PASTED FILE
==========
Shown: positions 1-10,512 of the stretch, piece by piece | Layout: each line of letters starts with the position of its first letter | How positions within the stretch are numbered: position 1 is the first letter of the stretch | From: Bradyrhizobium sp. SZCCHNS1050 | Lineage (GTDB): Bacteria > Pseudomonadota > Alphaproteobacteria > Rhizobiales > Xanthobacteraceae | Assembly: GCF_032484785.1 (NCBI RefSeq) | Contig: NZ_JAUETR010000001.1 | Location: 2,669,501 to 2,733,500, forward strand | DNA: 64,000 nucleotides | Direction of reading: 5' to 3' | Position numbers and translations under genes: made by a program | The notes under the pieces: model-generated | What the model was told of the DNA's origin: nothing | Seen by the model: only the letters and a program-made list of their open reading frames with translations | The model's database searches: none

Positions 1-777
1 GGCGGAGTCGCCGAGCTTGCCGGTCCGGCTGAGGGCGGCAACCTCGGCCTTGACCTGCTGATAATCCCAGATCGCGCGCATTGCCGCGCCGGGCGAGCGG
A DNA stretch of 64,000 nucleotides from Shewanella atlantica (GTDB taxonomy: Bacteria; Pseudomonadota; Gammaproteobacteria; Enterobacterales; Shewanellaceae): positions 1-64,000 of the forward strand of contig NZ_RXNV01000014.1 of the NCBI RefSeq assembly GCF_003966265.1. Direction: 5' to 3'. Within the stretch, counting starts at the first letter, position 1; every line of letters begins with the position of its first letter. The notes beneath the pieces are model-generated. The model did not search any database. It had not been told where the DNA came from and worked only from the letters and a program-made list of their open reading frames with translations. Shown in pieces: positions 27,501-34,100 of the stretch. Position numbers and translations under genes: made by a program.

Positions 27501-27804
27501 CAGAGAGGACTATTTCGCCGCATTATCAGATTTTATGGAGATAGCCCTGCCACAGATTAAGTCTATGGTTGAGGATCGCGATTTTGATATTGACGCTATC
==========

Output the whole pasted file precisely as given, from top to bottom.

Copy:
Shown: positions 1-10,512 of the stretch, piece by piece | Layout: each line of letters starts with the position of its first letter | How positions within the stretch are numbered: position 1 is the first letter of the stretch | From: Bradyrhizobium sp. SZCCHNS1050 | Lineage (GTDB): Bacteria > Pseudomonadota > Alphaproteobacteria > Rhizobiales > Xanthobacteraceae | Assembly: GCF_032484785.1 (NCBI RefSeq) | Contig: NZ_JAUETR010000001.1 | Location: 2,669,501 to 2,733,500, forward strand | DNA: 64,000 nucleotides | Direction of reading: 5' to 3' | Position numbers and translations under genes: made by a program | The notes under the pieces: model-generated | What the model was told of the DNA's origin: nothing | Seen by the model: only the letters and a program-made list of their open reading frames with translations | The model's database searches: none

Positions 1-777
1 GGCGGAGTCGCCGAGCTTGCCGGTCCGGCTGAGGGCGGCAACCTCGGCCTTGACCTGCTGATAATCCCAGATCGCGCGCATTGCCGCGCCGGGCGAGCGG
A DNA stretch of 64,000 nucleotides from Shewanella atlantica (GTDB taxonomy: Bacteria; Pseudomonadota; Gammaproteobacteria; Enterobacterales; Shewanellaceae): positions 1-64,000 of the forward strand of contig NZ_RXNV01000014.1 of the NCBI RefSeq assembly GCF_003966265.1. Direction: 5' to 3'. Within the stretch, counting starts at the first letter, position 1; every line of letters begins with the position of its first letter. The notes beneath the pieces are model-generated. The model did not search any database. It had not been told where the DNA came from and worked only from the letters and a program-made list of their open reading frames with translations. Shown in pieces: positions 27,501-34,100 of the stretch. Position numbers and translations under genes: made by a program.

Positions 27501-27804
27501 CAGAGAGGACTATTTCGCCGCATTATCAGATTTTATGGAGATAGCCCTGCCACAGATTAAGTCTATGGTTGAGGATCGCGATTTTGATATTGACGCTATC